Report Develops New Formula for Determining Medically Underserved Areas; NEJM Perspective Examines Immigrants’ Access to Care
- "Designating Places and Populations as Medically Underserved: A Proposal for a New Approach," Journal of Health Care for the Poor and Underserved: The study examines the development of a theory-based, data-driven replacement for the Health Professional Shortage Area and Medically Underserved Area designation systems. The data detail primary medical care use and the distribution of practitioners based on demographic and community characteristics. The approach would designate 90% of current geographic and low-income populations as health professional shortage areas, according to the study. Researchers found that use of such a system, "however, requires careful explanation to and support from affected groups," according to the report (Ricketts et al., JHCPU, August 2007).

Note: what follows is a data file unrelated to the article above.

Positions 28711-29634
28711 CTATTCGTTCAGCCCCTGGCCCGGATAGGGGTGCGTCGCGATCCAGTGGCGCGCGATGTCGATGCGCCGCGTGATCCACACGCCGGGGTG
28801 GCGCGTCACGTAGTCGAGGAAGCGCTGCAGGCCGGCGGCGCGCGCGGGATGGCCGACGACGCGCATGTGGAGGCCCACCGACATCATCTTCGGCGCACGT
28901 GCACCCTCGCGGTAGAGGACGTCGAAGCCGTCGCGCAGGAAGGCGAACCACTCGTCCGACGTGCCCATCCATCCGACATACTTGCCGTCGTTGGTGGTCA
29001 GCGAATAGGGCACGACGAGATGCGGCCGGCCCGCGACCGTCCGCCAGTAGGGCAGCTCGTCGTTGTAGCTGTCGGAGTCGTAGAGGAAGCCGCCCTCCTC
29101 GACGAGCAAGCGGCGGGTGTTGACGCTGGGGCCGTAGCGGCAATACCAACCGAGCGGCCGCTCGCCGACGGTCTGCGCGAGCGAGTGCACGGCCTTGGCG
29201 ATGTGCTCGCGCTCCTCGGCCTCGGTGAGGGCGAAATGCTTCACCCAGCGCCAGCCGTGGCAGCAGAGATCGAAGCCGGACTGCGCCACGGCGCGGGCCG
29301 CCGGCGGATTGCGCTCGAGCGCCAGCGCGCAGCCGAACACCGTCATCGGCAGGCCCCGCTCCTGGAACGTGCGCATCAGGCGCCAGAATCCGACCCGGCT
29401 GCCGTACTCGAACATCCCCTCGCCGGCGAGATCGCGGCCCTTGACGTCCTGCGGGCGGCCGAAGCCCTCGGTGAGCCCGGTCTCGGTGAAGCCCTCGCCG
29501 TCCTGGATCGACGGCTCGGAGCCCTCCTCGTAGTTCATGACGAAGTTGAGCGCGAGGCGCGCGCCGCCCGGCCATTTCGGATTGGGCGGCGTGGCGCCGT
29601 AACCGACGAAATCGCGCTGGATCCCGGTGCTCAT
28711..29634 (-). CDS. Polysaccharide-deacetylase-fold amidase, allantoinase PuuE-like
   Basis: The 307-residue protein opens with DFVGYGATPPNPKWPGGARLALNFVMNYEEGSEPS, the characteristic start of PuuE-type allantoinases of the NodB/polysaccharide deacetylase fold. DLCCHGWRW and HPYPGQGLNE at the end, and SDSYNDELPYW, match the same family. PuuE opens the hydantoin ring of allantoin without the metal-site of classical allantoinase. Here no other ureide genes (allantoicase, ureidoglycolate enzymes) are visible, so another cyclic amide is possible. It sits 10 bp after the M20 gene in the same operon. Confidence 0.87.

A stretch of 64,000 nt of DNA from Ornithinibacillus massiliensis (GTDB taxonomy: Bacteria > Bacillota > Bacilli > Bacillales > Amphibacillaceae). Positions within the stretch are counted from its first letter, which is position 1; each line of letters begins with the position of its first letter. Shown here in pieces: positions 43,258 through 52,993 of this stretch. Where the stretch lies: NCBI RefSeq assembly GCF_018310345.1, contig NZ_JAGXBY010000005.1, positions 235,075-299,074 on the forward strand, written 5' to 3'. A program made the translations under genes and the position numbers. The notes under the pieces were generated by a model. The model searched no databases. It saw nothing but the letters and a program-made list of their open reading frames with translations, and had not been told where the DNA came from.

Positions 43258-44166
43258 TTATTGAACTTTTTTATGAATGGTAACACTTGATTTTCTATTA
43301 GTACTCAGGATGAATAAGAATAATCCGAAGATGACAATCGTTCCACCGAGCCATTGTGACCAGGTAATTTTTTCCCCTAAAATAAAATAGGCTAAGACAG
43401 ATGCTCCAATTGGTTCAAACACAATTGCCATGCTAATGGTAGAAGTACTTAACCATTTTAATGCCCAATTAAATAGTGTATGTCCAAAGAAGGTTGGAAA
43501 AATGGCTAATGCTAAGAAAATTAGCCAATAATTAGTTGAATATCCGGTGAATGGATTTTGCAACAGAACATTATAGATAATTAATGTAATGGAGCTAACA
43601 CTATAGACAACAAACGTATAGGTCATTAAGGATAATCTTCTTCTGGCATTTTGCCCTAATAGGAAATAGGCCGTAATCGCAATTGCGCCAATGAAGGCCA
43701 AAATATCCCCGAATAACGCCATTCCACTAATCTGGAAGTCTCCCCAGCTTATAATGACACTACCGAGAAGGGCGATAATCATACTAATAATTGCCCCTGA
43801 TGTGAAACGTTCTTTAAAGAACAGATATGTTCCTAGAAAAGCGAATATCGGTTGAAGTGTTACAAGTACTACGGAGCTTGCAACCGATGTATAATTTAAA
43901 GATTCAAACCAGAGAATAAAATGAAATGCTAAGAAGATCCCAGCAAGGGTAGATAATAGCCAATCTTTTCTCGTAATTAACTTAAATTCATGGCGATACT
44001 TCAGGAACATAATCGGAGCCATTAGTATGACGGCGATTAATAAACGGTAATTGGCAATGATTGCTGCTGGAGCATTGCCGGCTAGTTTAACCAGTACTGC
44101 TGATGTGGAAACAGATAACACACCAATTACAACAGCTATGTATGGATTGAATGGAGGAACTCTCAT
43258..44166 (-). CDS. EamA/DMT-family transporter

- "Immigrants and Health Care -- At the Intersection of Two Broken Systems," New England Journal of Medicine: In the perspective piece, Susan Okie, a physician and NEJM contributing editor, discusses costs associated with health care for uninsured immigrants, both documented and undocumented, in the U.S. Okie also discusses immigrants' access to care and the effects of immigration laws on that access, as well as local governments' efforts to expand health coverage to undocumented immigrants (Okie, NEJM, 8/9).